One of the larger events in my sheltered and myopic little world is nearly upon us. I am, of course referring to Super Bowl ad time. As a youngster, I quickly discovered that the game itself was almost always lame and usually criminally one-sided, holding little to no actual excitement whatsoever. It was only later that I was able to divine what the noise was really all about.

The ads.

My giddy expectation is tempered only slightly by the annual bitterness I experience at the realization that not all of the hyper cool Super Bowl ads actually get played in Canada. What this usually means is that I get to watch Christine Magee pumping Sleep Country in rotation for what feels like a mind-numbingly unfair period of time. Nothing personal Christine, but these ads are not quite what I was filling up the bowl with chips for, you know?

And really, how amazing is that? Truly the one time that advertisement takes center stage. As a medium, television would not exist without advertising, yet somehow we all buy into the idea that “The Office” is somehow there for us to enjoy while the ads are an afterthought. That charmingly naïve notion goes out the window pretty fast when “Dwight” gets himself a job at Staples and “Kevin” plays with a shredder conveniently on sale at the same place. Great show, but don’t ever forget who pays the bills.

The Super Bowl manages to invert this reality perfectly, as the ads cease to be an intrusion and instead are often anticipated more than the game. And it is proven that this football game can bring in the crowds to watch them.

Consider this. In 1953 nearly 108 million people tuned in to watch Lucy Ricardo give birth. That was 68% of the entire US population. 1983 saw just over 50 million people watch the finale of “MASH.” Currently, “American Idol” is considered a ratings juggernaut and they rope in about 30 million viewers. Overall audience numbers fall each and every year.

Yet the Super Bowl endures.

In 2006 the Super Bowl gathered nearly 91 million viewers in one shot. That kind of audience has almost ceased to exist in the modern world of entertainment. Ad placement here can only be described as “The Promised Land.”

Somehow, sport remains the perfect medium for advertisement. No matter how bad the average athlete behaves (notable exception: O.J. Simpson, who will never, ever, ever shill professionally for a company again – not even and we will still happily support their pitches for beer, chips, internet sites, ED drugs and whatever else they signed an endorsement deal for. And through it all, the ads stand out.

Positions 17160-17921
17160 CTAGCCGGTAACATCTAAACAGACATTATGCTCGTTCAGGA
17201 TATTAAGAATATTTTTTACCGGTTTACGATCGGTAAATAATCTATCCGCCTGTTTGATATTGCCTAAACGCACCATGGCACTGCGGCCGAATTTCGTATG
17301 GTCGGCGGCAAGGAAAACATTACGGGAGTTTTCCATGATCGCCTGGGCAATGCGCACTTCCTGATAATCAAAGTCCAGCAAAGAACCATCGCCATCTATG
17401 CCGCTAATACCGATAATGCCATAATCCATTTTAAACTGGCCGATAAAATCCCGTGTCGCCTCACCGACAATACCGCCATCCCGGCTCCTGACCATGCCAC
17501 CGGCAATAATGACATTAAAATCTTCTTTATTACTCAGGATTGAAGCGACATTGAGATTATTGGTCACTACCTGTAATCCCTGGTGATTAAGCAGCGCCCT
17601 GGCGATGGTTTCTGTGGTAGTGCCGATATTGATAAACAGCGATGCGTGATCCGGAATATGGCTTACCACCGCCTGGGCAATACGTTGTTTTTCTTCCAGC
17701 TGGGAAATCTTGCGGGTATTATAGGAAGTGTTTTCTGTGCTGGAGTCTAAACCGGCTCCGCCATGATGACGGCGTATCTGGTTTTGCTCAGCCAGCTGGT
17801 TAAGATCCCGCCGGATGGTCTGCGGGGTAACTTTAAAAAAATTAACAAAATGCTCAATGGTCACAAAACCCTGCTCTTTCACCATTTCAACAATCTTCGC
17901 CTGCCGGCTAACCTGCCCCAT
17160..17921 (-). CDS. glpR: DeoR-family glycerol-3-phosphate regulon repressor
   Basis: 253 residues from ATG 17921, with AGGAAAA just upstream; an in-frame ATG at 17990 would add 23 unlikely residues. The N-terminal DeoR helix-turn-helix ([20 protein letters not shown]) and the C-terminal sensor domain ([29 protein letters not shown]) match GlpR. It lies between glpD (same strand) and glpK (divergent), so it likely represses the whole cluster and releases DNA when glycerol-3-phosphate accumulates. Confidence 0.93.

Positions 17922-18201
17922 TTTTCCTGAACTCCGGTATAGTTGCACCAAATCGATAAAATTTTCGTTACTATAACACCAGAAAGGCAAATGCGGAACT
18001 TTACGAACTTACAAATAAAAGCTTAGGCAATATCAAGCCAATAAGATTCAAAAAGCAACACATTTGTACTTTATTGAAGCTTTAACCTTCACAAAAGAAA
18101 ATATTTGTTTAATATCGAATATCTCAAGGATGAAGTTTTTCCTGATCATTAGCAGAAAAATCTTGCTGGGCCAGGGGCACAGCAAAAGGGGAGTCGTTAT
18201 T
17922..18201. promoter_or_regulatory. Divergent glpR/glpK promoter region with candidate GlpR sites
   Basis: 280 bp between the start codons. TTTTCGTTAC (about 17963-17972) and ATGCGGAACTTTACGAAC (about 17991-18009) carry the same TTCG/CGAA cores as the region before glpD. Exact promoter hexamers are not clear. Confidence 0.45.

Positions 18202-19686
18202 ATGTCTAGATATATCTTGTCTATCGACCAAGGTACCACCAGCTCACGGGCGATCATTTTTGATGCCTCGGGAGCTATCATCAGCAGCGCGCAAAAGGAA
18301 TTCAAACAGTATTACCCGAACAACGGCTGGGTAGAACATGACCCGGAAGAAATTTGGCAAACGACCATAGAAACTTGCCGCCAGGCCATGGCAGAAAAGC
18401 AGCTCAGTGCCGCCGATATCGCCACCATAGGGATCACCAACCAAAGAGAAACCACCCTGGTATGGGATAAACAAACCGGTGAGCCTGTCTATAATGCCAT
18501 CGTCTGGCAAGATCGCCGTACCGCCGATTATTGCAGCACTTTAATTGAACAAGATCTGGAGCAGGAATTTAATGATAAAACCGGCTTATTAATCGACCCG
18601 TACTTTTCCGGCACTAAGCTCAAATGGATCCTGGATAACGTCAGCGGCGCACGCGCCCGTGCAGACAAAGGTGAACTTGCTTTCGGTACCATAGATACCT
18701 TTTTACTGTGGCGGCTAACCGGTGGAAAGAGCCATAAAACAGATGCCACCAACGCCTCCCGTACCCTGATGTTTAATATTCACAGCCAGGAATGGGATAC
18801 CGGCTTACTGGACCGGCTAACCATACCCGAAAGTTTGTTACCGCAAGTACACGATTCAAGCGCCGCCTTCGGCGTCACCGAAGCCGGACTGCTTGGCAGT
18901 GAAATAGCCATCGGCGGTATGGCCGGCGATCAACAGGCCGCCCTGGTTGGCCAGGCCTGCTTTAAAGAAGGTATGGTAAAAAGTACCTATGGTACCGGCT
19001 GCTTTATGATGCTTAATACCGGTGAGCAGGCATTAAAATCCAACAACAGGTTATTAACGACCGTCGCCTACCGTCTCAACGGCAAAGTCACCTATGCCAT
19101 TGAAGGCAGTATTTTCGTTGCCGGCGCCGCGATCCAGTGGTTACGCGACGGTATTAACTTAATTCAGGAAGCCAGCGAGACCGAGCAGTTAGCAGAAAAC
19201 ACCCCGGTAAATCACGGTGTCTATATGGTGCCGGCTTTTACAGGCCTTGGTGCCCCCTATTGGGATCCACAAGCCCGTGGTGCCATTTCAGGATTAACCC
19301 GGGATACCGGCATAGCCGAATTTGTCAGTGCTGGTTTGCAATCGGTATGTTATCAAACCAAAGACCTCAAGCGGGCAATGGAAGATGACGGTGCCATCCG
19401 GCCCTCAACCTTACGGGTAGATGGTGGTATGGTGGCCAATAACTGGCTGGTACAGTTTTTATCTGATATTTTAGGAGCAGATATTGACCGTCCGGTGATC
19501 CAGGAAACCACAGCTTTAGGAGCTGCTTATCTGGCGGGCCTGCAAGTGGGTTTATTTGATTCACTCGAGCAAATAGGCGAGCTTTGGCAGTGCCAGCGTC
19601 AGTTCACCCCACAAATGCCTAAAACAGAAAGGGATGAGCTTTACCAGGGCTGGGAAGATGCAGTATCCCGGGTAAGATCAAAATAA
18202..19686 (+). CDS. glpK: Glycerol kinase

Most will remember the Budweiser Frogs. It’s listed as the top Super Bowl ad of all time. There was Reebok’s “Terry Tate, office linebacker” series, which had the unstoppable giant brutally leveling his fellow office workers in the hallway, by the copier, and into the water-cooler. There were the Bud Bowls and those ads during the wonderfully silly internet start-up years where millions were tossed around by companies that ceased to exist only months later. Apple Computer’s “1984” campaign still tops many all-time best lists. The good ads go on.

The expectation placed on any ad debuted during the Super Bowl is massive. It must be exceptionally creative, wildly inventive or totally entertaining. There is no half measure. And may I say now, any firm that thinks it’s okay to run some ad they’ve been using for months already – don’t. I mean it. Don’t do it.  Resist the temptation to cheap out. If you can’t get a new dress for the party then stay home. You hear me Gillette? Five blades is not the big deal you make it out to be each ….and ….every  ….. ..single…..year. Enough already!

The half time shows are a whole other kettle of fish. They should continue to take a back seat for at least the next few years thanks to Janet’s peek-a-boo with Justin back in ‘04. Since then we’ve had Paul McCartney and most recently the Rolling Stones. Talk about risky, man…..

Whether Super Bowl XLI goes down in history as anything special or not really doesn’t matter. The ads will play, and I will be watching them along with millions of others. I’ll do my best to profile a few of them for you next week, singling out the very good and maybe even one or two of the more horrifically misguided ones as well.

Wasssuuuuppppp indeed.

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